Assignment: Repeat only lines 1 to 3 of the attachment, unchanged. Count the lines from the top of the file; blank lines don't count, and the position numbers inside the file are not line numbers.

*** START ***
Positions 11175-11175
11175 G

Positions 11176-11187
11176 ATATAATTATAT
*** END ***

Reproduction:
Positions 11175-11175
11175 G

Positions 11176-11187